Four years ago Ellis Holtom, of Stratford-upon-Avon, was born with half a working heart. Later, the Herald featured his condition as a tribute to the work of Birmingham Children’s Hospital where he was treated. Now, to mark Congenital Heart Defect Week his mum, Vicki, updates his story. . .
ALL 326 local planning authorities in England, councils like Stratford-on-Avon District, need a local plan. The core strategy is a component of that local plan. It contains all the local district wide policies that need to be considered when processing planning applications. New development needs to satisfy local needs, helping to realise the hopes and ambitions of its communities and protect them from situations they fear. New homes and places to work should provide then with a healthy lifestyle, a pleasant place to live, good recreational facilities and above all the infrastructure that enhances their quality of life. The buzzword to describe this is ‘sustainable’.
THE poor are paying more than they should be for their energy, according to damning new evidence from Stratford-upon-Avon’s Citizens Advice Bureau. Prepayment meters (PPMs) are costing users in fuel poverty a “disproportionate amount” for what little gas and electricity they can afford, the bureau has found. There are around 7.2 million people on prepayment meters in the UK and several thousand in the district of Stratford. Despite Stratford’s reputation as an affluent area, the bureau is being forced to come to the aid of more and more people living in fuel poverty on an increasingly regular basis.
AN OFFICIAL paving stone commemorating Stratford-upon-Avon’s forgotten war hero for the 100th anniversary of the First World War will be placed in the town, the government has confirmed. Rex Warneford – the first man to single-handedly shoot down a zeppelin - was ignored in the government’s initial plans to recognise Victoria Cross winners because he was born abroad in India. The Herald launched a campaign, together with King Edward VI school, where Rex lived and studied for five years, to get the fighter pilot recognised.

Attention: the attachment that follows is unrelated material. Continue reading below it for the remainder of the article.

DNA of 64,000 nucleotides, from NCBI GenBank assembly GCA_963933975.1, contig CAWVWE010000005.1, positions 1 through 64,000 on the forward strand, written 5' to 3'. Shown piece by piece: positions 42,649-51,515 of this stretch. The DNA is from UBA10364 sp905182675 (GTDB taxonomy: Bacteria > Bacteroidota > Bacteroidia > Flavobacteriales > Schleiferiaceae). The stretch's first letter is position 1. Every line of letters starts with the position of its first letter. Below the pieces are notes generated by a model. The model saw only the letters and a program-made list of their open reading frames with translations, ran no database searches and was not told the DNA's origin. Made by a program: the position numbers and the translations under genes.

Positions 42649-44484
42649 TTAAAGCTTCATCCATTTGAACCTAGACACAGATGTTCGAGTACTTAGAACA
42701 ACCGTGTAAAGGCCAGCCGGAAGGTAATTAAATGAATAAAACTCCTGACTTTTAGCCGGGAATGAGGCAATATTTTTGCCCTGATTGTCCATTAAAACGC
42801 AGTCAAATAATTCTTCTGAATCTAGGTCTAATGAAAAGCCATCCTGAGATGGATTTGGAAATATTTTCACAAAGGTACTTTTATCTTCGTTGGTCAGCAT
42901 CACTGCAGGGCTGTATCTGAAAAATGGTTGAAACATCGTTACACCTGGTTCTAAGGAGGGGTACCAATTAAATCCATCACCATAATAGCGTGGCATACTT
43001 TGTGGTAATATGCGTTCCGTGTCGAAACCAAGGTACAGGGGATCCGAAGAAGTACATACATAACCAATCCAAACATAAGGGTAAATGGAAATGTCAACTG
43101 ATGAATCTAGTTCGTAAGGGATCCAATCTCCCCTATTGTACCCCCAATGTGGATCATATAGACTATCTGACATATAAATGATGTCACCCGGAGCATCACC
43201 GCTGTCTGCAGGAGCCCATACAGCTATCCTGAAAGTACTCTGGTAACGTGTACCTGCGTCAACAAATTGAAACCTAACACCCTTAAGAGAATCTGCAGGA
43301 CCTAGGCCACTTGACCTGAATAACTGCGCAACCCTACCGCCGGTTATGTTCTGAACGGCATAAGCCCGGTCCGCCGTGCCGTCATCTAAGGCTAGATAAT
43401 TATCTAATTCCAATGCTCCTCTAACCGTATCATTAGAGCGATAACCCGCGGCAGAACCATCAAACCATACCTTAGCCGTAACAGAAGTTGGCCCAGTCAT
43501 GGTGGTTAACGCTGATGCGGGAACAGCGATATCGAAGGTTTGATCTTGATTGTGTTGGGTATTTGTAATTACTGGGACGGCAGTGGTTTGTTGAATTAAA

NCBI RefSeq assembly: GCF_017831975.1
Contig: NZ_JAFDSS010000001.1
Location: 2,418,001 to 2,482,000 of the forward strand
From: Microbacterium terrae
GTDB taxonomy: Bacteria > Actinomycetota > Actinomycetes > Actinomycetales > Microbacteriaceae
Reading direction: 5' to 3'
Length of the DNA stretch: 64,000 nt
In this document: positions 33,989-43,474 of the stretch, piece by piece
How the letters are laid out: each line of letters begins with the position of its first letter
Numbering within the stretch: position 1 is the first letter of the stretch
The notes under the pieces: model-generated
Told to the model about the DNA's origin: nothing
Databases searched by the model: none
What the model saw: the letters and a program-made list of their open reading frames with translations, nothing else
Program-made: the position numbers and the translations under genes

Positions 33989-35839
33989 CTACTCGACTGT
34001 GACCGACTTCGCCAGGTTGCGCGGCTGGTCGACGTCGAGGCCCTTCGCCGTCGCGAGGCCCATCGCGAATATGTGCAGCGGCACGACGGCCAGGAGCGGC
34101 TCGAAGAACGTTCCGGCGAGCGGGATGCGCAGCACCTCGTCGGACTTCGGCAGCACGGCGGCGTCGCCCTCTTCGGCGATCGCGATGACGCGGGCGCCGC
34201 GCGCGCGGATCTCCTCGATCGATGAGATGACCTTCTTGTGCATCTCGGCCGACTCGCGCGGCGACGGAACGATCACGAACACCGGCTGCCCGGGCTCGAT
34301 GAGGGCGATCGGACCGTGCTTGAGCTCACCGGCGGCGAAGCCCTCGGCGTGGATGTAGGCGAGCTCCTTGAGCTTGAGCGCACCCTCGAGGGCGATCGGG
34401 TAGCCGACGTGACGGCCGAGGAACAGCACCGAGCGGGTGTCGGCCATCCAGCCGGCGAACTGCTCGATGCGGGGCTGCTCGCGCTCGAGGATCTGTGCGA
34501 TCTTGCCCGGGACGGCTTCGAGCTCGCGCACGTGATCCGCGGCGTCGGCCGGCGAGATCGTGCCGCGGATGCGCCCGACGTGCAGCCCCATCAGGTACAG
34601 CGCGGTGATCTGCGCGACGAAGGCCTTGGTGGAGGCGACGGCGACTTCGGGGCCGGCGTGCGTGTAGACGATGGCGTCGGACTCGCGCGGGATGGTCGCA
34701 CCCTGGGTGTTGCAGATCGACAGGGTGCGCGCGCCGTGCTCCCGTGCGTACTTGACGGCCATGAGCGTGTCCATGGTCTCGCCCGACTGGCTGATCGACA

A TEACHER has retired today (Friday) after working 41 years at the same Stratford primary school.
Pete Butler, now aged 64, joined The Willows when he was 23 years old when the school was known as the “traffic lights school” and located on the corner of Alcester Road and Grove Road.
He’s taught more than 1,230 pupils, ran the boy’s football team for over 30 years, and has written and directed the school pantomime for the last 34 years.
At an assembly last week his pupils called him “The Legend, Mr B”.
Despite his extra-curricular activities, class teaching has remained his passion.
“I just love the class teaching relationship,” said the Shottery Road resident.
“I’ve been responsible for Year 6 for the last 25 years of my career, it’s been a great privilege to see them through quite a traumatic year of transition into secondary school.
“There’s the 11-plus and Key Stage 2 Sats, for them it’s a scary time and stressful time.”
Now teaching children of his ex-pupils, Mr Butler was a big part in the formation of The Willows Friends, acting as the staff representative on the parent teacher association for many years.
For decades he’s organised Year 6’s annual trip to the Isle of Wight.
“It’s quite an important landmark in their lives, the first time they go away without their parents,” he said.
“We go in April and you can almost see how they’ve grown in confidence afterwards.”
Tomorrow, Mr Butler is taking his last ever Year 6 leavers’ assembly.
Last week, 50 Year 6 pupils jumped into an old blue double decker bus and picked him up from his house.
“Waving regally from the top”, he had a “closed-bus parade” around Stratford.
School head Janis McBride said: “His send off on an old fashioned Routemaster bus was a fitting tribute to a teacher; who in the words of the children in assembly called him the Legend Mr B.”
Looking forward to spending more hours with friends and family, Mr Butler said: “It has been a huge privilege to be a part of Stratford’s community for so long.
“There has been lots of changes in the national curriculum, whatever the changes the joys of the job remains.
“Ultimately, you’re trying to bring something to those children that is going to enhance their life and make their life richer in experience.”